Zomba Botanic Garden
The garden is located in the Municipality of Zomba, Malawi’s old capital, which experiences a cool temperature climate, owing to its proximity to the Zomba Plateau. It receives rainfall of around 2,000 mm per year, making it ideal for a large number of both indigenous and exotic species, such as Pinus patula and Newtonia bachananii. When it was founded, the garden covered 20 ha. The garden was later handed over to the Forestry Department, which led to the loss of many species, such as Ginkgo biloba, Solandra gattatu, Xeroderris stuhlmanii, and Aleurites montana. The area occupied by the garden was increased to 50 ha when its management was handed over to the National Herbarium and Botanic Gardens in 1989. Today there are over 500 species in the garden; 200 of these have been introduced during the past ten years.
Approximately 206 fern species have been recorded in Malawi; 25 of which are cultivated in the garden, especially along the stream banks. The species Adiantum poirettii, Cheilanthes quadripnnata, Cheilanthes viridis var. glauca, Doryopteris poiretii, Pellaea angulosa, Pellaea doniana, Pteris catoptera, and Pteris friesii dominate and have adapted well to the cool temperatures of Zomba.
There are over 400 species of orchids recorded in Malawi. Twelve epiphytic orchids species are propagated in wood charcoal and dead wood under a shed, including Ansellia africana, Bulbophyllum sandersonii, Angraecopsis parviflora, Angraecum cochiferum, Acampe praemorsa, Calyptrochilum christyanum, Cytorchis arcuata, and Bulbophyllum malawiense. In addition, four terrestrial orchid species have been introduced to the garden, especially those with edible tubers, such as Disa spp., Habenaria walleri, and Satyrium spp.
Encephalartos gratus is the only cycad indigenous to Malawi and endemic to Mulanje Mountain. This species was planted in the garden in the 1970s. Cycas revoluta has also been planted.
This collection can be found on the rockery areas of the garden. The family Aloeaceae is represented by 17 indigenous species, for example, Aloe arborescens, A buchananii, A buttneri, A cameronii, A canii, A christianii, A cryptopoda, A duckeri, A excelsa, A greatheadii, A mawii, A menyhanthii, A myrianthii, A mzimbana, A nutii, A swynnertonii, and A zebrina. More than 50 indigenous and exotic Aloe species were collected from the southern region and are cultivated, with most flowering in winter and spring; a few species flower in summer. Unfortunately, some species suffer from bacterial and fungal infections during the wet season. Succulent and xerophytic species belonging to Euphorbiaceae, Cactaceae, Agavaceae, Amaryllidaceae, and Crassulaceae are also cultivated.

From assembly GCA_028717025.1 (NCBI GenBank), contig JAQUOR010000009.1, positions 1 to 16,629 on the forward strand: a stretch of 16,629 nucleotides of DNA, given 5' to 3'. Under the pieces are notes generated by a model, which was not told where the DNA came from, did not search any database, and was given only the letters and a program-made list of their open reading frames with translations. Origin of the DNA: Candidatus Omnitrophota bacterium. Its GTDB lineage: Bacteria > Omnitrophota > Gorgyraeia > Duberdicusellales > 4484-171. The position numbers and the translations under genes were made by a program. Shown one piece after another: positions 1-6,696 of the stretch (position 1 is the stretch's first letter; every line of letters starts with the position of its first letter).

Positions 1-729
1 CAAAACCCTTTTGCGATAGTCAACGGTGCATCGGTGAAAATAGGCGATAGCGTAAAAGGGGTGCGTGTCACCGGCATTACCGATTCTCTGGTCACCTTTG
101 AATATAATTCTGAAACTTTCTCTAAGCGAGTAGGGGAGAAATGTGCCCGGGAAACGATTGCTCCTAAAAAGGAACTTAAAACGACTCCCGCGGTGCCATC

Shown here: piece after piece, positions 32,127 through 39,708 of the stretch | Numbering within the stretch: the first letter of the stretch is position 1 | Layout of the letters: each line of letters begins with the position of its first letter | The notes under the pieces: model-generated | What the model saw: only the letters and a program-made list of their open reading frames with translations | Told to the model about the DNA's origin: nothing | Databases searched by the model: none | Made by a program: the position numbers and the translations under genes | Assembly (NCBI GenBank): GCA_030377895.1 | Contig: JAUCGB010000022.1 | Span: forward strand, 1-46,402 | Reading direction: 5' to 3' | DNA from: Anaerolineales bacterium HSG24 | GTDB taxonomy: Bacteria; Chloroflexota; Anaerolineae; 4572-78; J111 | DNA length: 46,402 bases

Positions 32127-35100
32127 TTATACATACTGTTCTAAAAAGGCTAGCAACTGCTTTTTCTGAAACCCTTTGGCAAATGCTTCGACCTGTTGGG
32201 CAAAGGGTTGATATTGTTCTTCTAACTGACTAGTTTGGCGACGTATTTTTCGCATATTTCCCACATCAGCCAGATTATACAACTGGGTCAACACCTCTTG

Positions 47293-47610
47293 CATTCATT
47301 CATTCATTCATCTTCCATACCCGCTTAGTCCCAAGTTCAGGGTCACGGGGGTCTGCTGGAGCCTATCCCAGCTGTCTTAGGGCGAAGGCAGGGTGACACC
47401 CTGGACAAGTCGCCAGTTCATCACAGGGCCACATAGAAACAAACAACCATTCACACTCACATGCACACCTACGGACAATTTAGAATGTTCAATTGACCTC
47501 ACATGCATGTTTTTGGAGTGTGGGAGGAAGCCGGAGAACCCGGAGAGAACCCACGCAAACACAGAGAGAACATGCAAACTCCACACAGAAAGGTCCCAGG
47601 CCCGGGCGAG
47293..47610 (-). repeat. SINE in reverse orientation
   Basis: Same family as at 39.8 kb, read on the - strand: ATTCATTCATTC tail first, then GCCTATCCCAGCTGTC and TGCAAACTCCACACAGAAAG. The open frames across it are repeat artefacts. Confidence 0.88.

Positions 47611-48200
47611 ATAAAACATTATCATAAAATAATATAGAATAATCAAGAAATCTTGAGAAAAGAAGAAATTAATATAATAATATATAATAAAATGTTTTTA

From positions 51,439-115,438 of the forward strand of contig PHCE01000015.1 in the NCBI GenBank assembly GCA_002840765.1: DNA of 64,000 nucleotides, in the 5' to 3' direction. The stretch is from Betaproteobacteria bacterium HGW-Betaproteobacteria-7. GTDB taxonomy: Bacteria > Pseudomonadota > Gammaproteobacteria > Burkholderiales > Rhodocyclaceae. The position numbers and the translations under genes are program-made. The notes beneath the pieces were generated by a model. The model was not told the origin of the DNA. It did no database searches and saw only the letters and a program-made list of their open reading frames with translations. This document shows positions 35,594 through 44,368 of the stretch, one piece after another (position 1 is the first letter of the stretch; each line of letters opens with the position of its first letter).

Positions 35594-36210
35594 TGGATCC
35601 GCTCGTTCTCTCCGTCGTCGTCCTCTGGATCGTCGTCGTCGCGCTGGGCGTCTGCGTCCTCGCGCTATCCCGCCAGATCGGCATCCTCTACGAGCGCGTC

Some years ago, 23 grass species were introduced in the garden. Exotic grass species have also been planted, including Vetiveria zizaniodes, Pennistum parpureum, and Hyparrhenia sp. Two indigenous bamboos—Oreobambus buchwaldii and Oxytenanthera obyssinca—and three exotic bamboo species—Bambusa glaucescens, Bambusa vulgaris, and Dendrocalamus strictus—are among the living grass collection. Although the grasses do not produce colourful flowers, this is one of the most attractive areas in the garden.
Eleven wildflower species have so far been collected for cultivation. These are Crinum macowanii, Dissotis princeps, Helichrysum nitens, Plectranthus pubescens, Costus spectabilisi, Vernonia natalensis, Erythrocephalum zambezianum, Strepotocarpus goetzei, Pyrrosia schimperiana, Aneilema johnstonii, and Impatiens eryaleia. They flower all year round if watered regularly.
A focus area is the collection and propagation of wild fruits, for example, Uapaca kirkiana, Azanza garckeana, Tamarindus indica, and Terminalia catappa. Indigenous vegetables, such as Bidens pilosa, Gynandropsis gynandra, and Amaranthus sp. are also displayed.
Herbaceous plants include annuals, perennials, and ornamental plants that are cultivated for their colourful flowers. This collection is for both commercial purposes and display and includes herbaceous perennials, such as Salvia splendens, Chrysanthemum, Lobelia, Bulbine caulescens, and Tulbaghia violacea.
and Shrub Collection
This is a representative collection of Malawian and introduced trees of this part of Africa. Emphasis is placed on the ex situ conservation of plants that are threatened and rare, as well as those with horticultural uses and wood products. Furthermore, the garden boasts a collection of palms.
The Zomba Botanic Garden nursery contains indigenous and exotic tree seedlings, ornamentals, and medicinal plants. The tree seedlings are sold or supplied to the public to encourage community participation. Ornamental plant species are sold for landscaping to generate funds for the botanic gardens.